By  on September 17, 2013

Retail apparel prices flattened out in August after notable increases the previous two months, matching an equally undynamic month for overall consumer prices, the U.S. Labor Department reported Tuesday in its Consumer Price Index.

Prices on all apparel sold at retail edged up a seasonally adjusted 0.1 percent, after monthly increases of 0.6 percent in July and 0.9 percent in June. Overall apparel prices increased 1.8 percent on a year-to-year basis.

Women’s apparel prices at retail outpaced men’s, girl’s and boy’s in August, and was the only category with price hikes. Women’s apparel prices rose 1.6 percent for the month and 3.1 percent for the year, while men’s prices fell 0.2 percent from July and gained 1.1 percent from August 2012. Girl’s apparel prices were down 2.5 percent in the month and were up 1.9 percent for the year, while boy’s prices dipped 0.1 percent month-to-month and gained 0.3 percent year-to-year.

Within the women’s category, retail prices for suits and separates increased 2 percent in the month and were up 1.8 percent for the year, as dress prices rose 1.2 percent month-to-month and 2.2 percent year-to-year. The broad category that includes underwear, nightwear, sportswear and accessories saw prices rise 0.5 percent in August and increase 3.4 percent over the 12 months. Outerwear was the only women’s sector to see a monthly decline, with prices falling 2.1 percent in the month, although they were up 14.2 percent from a year earlier.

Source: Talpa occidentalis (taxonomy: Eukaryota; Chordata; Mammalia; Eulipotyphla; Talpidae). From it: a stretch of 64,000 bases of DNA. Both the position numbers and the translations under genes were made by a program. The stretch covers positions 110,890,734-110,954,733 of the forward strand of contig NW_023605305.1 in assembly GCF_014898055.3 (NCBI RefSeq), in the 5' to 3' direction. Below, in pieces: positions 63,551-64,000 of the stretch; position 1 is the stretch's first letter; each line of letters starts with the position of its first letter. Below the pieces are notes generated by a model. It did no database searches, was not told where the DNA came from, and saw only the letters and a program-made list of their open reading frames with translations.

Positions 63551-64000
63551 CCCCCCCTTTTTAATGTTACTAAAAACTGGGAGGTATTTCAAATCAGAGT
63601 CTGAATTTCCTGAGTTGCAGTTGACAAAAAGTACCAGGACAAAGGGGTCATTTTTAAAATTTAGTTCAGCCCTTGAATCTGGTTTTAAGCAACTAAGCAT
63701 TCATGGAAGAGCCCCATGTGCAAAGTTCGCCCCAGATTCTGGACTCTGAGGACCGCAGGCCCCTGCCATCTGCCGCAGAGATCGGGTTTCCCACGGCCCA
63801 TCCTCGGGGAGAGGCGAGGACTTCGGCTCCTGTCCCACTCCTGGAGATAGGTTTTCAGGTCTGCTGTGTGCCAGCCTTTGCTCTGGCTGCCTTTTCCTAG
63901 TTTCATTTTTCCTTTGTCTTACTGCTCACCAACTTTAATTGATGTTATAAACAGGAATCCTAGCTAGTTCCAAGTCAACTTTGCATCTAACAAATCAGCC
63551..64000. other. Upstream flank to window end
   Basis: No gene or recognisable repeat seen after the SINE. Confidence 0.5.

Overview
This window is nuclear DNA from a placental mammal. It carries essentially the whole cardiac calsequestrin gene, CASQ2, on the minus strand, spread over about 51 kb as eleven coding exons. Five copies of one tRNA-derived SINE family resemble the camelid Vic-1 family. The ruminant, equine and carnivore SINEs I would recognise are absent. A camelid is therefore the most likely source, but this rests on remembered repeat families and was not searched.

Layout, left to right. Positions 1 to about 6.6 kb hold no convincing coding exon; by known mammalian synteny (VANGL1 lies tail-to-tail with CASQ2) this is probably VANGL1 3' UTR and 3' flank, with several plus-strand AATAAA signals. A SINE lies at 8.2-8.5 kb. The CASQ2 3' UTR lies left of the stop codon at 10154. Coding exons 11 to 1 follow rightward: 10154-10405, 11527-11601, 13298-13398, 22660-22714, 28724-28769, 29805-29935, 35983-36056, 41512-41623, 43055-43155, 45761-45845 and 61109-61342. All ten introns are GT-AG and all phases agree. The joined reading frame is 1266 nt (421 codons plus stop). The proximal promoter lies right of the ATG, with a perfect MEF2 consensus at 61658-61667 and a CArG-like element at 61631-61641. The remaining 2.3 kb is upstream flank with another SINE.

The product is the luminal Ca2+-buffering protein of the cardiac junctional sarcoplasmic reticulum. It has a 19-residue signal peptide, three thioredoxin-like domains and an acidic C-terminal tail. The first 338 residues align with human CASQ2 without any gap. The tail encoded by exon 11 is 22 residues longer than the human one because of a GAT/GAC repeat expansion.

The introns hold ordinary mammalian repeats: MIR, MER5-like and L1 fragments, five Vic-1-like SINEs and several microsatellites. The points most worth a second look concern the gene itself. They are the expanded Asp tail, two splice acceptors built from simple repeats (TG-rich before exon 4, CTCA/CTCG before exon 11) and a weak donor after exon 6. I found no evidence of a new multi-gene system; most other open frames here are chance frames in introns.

In men’s wear, prices for men’s furnishings rose 2.1 percent last month and were up 6.2 percent from August 2012. Prices for shirts and sweaters increased 1.1 percent for the month but were down 0.3 percent from a year earlier. The suits, sports coats and outerwear sector posted a price decline of 2.6 percent last month and was down 2.5 percent over the year, while prices for pants and shorts fell 1.7 percent in August and were flat over the 12 months.

The overall CPI inched up a seasonally adjusted 0.1 percent in August and was up 1.5 percent for the year. The core index, which excludes volatile food and energy prices, was also up 0.1 percent for the month and gained 1.8 percent for the year.

“The price of gasoline has been the bane of many monthly CPI reports in the last few years, but gasoline prices eased a token 0.1 percent in August to not matter much,” said IHS Global Insight U.S. economist Michael Montgomery. “Other energy prices bounced up and down as they normally do, but a natural gas price decline lead to a 0.3 percent softening in energy prices.”

Montgomery said the outlook for the balance of the year “remains almost as bland” as the meager year-to-year prices gains in the core and noncore CPI.

“There is no spike in energy on the horizon and food prices are set to begin to cool,” he added. “Core prices should continue to follow the familiar script of goods prices [being] soggy and service prices firming at close to a 2 percent annual clip. There is almost no story to the inflation picture as 2013 approaches the end of the third quarter.”

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